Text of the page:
Oceanography is a very important discipline for understanding the oceans, which are essential for all life on Earth and cover the majority of the Earth's surface. Oceanography is extremely multidisciplinary, covering the physics, chemistry, geology and biology of the world's oceans. No understanding of Earth's climate or the chemical cycles essential to life is complete without the insights of oceanography.
Oceanography covers both the deep oceans and the much shallower coastal regions. The breadth of knowledge in oceanography means oceanographers tend to be rather specialized around one specific subject. Many different sorts of tools and instruments are used in oceanography. While ships are certainly a part of this, other methods, such as stationary underwater observatories, are also used to study the ocean. Modern oceanographers also use automated underwater vehicles and sophisticated scanning devices to uncover information more quickly than direct human effort could accomplish.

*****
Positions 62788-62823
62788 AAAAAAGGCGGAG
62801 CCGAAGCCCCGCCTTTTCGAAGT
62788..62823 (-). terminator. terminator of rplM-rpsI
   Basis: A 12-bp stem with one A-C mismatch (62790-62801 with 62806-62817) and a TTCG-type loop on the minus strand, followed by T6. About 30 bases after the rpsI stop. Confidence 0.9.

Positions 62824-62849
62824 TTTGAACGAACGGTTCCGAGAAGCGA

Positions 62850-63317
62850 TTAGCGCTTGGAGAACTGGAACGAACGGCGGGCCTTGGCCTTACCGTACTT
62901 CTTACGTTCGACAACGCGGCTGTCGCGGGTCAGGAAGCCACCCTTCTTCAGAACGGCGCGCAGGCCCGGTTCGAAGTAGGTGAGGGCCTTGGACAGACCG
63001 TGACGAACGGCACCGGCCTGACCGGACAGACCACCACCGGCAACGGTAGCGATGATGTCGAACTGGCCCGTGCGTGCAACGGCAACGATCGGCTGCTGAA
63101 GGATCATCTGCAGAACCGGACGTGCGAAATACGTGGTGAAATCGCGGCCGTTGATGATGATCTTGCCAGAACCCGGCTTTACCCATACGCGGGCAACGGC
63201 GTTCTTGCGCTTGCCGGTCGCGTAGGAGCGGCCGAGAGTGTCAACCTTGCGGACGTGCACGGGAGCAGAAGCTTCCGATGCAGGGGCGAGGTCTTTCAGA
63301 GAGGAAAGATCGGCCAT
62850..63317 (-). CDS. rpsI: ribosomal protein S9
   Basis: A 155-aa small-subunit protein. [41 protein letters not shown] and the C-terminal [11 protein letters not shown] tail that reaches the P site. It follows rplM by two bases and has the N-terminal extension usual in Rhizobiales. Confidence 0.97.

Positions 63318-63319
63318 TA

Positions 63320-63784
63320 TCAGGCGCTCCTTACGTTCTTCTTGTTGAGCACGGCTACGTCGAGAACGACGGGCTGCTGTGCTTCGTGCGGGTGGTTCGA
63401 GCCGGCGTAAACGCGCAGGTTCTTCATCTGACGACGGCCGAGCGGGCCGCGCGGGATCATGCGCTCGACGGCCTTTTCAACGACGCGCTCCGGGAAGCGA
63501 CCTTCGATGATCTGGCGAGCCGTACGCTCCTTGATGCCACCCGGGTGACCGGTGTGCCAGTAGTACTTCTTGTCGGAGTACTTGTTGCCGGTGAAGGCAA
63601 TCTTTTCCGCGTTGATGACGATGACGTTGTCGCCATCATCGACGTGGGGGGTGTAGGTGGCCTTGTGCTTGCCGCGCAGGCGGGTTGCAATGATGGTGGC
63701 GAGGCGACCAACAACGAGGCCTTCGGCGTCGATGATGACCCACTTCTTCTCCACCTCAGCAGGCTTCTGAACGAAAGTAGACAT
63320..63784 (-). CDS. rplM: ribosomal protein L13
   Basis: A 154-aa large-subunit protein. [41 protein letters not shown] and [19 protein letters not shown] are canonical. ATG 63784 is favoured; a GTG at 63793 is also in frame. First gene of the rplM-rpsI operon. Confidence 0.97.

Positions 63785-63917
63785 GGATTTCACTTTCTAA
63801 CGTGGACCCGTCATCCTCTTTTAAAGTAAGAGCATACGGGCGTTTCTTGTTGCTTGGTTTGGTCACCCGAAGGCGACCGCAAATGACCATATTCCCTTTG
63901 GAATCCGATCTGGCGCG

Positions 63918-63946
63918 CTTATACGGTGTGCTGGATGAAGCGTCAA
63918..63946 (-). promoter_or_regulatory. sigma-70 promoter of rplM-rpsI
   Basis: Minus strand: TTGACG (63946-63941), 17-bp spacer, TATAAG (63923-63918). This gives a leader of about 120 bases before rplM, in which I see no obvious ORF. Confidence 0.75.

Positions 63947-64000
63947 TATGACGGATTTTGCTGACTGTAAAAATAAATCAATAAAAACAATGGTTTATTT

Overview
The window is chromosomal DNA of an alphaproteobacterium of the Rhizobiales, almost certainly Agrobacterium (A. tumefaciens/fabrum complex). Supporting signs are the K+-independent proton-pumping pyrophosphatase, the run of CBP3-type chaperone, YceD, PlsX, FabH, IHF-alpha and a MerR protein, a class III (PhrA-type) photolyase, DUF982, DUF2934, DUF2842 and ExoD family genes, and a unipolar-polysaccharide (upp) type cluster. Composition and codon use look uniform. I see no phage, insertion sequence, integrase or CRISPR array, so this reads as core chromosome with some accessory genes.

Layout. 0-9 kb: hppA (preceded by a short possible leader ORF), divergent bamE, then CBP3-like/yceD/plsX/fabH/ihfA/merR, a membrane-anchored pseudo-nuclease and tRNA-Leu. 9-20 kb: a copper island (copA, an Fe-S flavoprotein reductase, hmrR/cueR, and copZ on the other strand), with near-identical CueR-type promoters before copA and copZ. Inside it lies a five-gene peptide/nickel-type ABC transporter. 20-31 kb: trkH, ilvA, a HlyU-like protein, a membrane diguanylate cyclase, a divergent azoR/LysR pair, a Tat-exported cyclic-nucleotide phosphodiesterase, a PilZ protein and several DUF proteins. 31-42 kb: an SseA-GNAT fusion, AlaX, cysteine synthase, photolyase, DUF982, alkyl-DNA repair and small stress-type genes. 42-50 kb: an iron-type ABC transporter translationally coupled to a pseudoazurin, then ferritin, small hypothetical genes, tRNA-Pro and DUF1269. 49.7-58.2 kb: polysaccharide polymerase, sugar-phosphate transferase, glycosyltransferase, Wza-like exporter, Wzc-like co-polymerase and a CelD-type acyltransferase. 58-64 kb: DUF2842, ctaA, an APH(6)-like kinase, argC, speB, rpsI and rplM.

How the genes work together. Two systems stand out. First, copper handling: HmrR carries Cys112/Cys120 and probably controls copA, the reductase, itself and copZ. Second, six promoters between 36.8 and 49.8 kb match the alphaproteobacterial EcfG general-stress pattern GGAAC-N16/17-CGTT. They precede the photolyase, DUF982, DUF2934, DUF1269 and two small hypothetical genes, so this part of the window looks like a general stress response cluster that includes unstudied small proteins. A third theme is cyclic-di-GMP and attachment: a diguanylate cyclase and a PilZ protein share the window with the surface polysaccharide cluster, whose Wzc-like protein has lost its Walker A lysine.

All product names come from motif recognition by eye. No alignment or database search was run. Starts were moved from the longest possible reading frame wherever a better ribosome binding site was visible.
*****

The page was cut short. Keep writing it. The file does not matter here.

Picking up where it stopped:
The importance of oceans to life cannot be overstated, even on land. Oceans are a critical source and absorber of heat, moderating worldwide temperatures. Also, the majority of oxygen generation comes from single-celled algae in the oceans, not from land plants. As the bodies containing the vast majority of water on Earth, oceans are also the major source of cloud formation and thus, a driver of weather.